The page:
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Woodeson v Credit Suisse (UK) Limited [2018] EWCA Civ 1103 Mortgage litigation - claim for declaration as to entitlement to damages and set-off – limitation – summary judgment Santos-Albert v Ochi [2018] EWHC 1277 (Ch) Charging orders – scope of amendments allowed under the ‘slip rule’ Publication: Chancery Guide updated Publication: CML Guidance Note on Law of Property Act Receivers
Case name Neutral citation Legal points Case summary Facts Held Comment Woodeson v Credit Suisse (UK) Limited [2018] EWCA Civ 1103 Mortgage litigation - claim for declaration as to entitlement to damages and set-off – limitation – summary judgment A bank was entitled to summary judgment against borrowers on their claim for declarations as to their entitlement to set-off sums in respect of claims for damages. In 2008 W remortgaged their property to CS with a 5-year interest-only loan in a foreign currency (Swiss Francs) to obtain a lower interest rate. The exchange rates fell sharply and the deal proved to be disastrous with W unable to repay the loan after 5 years. In 2015 CS appointed receivers who subsequently obtained an order for possession. In the meantime, W commenced their present claim for declarations as to their entitlement to damages for misselling pursuant to s 138D FSMA 2000 and/or for negligence and/or deceit, and as to their entitlement to set-off the damages against the sums due under the loan. CS applied for summary judgment on the grounds (1) that the declarations were statute-barred, and (2) that they did not amount to a defence to CS’s right to recover the debt because W had contracted out of their right to set-off. At first instance the [Mercantile Court in Bristol [2016] EWHC 2775 (QB)] held that: (1) Insofar as the claims for breach of statutory duty, negligence and deceit were free-standing claims, they were statute-barred unless limitation was postponed under s 32 LA 1980, as to which W might have a claim which was arguably postponed until 2014. On this basis, subject to the anti-set-off provisions, CS was not entitled to summary judgment; and (2) Insofar as they were raised by way of equitable set-off, such a claim was either late (because the court had already made an order for possession without the point being raised) or was premature (because CS had not raised a money claim to which the defence would be applicable. As to the anti-set-off provisions, they could be relied on as part of the contractual arrangements unless they were unreasonable, as to which they arguably were. W appealed. The court should not entertain a claim for a declaration that a defendant owes a debt or is liable for damages in tort or contract if such a claim is made once the debt or damages claim is statute-barred: P & O Nedlloyd BV v Arab Metals Co [2005] 1 WLR 3733 applied. Such claims must be regarded as time-barred unless time can be extended as a result of deliberate concealment. Although it was argued that a mortgagor could seek an account of what is truly owing by way of mortgage debt, such a claim had not been made. Further, a mortgagor cannot unilaterally appropriate the amount of a cross-claim which is unliquidated and not admitted in the discharge of the mortgage debt. Even where the quantum of the claim exceeds the amount of the mortgage debt, the mortgagee cannot be restrained from exercising his right to take possession of, and sell, the mortgaged property (either by himself or by receivers): Spencer Day v Tiuta International [2014] EWCA Civ 1246 applied. This applies not only to claims for possession, but also cases where the lender has a money claim or to cases where the borrower sought an account of what was truly due to the lender after considering any cross-claims. Whilst this does not preclude a free-standing claim if it is not statute-barred, in the present case it is statute-barred unless time can be extended under s 32. On the evidence, there was no concealment of facts in relation to any negligent advice. The Claim Form was issued in February 2016. The unsuitability of the mortgage and its associated risks were apparent well before February 2010. The Spencer Day principle might well render any argument about the set-off clauses academic, but in any event, in the present case, the anti-set-off clauses were not unusual, and while they may operate harshly, they were not a penalty and did not operate as a clog on the equity of redemption. Appeal dismissed. The practical significance of this case is that it is not open to a mortgage borrower to suffer judgment for possession and then in separate proceedings seek a declaration as to his entitlement to set-off sums by way of damages claims, particularly where those claims were themselves statute-barred and could not be postponed because of concealment. There is quite a bit in the judgments of Longmore and Legatt LJJ about the Mobil Oil principle – Mobil Oil Co Ltd v Rawlinson [1981] P & CR 221, down to National Westminster Bank Plc v Skelton [1993] 1 WLR 72, Barclays Bank Plc v Tennet (unrep CA 6th June 1984) and Spencer Day v Tiuta International [2014] EWCA Civ 1246 that a claim for damages, even one which amounts to an equitable set-off, cannot be relied on to prevent the mortgage lender from taking possession and selling the mortgaged property and recovering the mortgage debt (without giving credit for the borrower’s claim) from the proceeds of sale. This is a consequence of the legal estate acquired by a legal mortgagee.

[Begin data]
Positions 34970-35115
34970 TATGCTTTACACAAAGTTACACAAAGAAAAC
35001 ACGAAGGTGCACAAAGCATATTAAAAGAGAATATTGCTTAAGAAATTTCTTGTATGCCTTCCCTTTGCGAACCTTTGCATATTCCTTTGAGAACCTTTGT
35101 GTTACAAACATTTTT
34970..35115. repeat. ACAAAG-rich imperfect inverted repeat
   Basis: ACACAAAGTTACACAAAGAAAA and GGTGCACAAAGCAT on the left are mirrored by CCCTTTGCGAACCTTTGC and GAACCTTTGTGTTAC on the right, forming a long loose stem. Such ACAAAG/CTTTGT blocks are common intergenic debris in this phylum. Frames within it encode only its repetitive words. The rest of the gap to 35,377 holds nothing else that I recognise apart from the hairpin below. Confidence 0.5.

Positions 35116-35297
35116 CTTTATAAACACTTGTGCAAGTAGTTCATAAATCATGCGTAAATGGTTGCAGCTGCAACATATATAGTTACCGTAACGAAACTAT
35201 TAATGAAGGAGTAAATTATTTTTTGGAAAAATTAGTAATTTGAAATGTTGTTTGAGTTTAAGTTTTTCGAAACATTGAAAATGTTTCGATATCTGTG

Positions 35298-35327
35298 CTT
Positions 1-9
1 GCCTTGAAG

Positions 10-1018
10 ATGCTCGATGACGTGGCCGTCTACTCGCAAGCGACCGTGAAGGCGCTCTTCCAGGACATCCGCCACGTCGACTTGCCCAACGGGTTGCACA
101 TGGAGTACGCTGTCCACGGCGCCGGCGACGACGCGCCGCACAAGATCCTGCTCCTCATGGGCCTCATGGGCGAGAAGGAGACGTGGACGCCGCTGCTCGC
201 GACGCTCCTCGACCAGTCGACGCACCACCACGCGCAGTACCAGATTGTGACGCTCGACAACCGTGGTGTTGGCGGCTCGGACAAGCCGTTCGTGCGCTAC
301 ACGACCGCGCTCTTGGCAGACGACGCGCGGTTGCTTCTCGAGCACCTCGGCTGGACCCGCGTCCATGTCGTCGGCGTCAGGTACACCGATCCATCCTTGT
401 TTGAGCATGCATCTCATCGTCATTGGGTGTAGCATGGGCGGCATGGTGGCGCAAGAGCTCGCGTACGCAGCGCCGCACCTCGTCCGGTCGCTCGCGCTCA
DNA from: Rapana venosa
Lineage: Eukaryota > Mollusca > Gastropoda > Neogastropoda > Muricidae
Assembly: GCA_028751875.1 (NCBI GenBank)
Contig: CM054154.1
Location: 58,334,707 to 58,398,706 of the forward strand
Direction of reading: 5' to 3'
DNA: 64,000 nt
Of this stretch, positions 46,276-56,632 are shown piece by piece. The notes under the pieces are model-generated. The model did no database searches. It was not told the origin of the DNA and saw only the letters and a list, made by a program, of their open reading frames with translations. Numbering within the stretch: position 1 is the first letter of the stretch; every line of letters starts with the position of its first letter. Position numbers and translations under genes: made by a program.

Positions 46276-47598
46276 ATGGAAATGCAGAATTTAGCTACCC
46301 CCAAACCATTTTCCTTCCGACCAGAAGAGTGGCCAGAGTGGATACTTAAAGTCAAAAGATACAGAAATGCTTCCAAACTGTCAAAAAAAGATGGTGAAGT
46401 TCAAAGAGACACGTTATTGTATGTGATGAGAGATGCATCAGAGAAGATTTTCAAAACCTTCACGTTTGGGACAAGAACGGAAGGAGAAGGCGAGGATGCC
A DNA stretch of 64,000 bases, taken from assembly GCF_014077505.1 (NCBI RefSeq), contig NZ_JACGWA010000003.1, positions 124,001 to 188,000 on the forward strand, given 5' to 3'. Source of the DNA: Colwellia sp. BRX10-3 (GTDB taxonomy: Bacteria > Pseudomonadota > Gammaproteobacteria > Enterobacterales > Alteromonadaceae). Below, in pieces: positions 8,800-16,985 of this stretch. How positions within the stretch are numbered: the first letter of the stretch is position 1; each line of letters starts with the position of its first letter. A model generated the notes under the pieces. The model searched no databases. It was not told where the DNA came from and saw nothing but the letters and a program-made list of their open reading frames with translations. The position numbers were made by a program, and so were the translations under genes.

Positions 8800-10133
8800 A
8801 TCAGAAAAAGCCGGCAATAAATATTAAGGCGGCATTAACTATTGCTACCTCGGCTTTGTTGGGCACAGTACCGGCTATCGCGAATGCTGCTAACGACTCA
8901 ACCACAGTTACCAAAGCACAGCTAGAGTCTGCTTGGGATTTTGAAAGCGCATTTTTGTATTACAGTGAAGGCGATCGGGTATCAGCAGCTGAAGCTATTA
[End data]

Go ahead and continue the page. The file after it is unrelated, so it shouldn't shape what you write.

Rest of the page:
Publication The Chancery Guide was updated on 16th May 2018.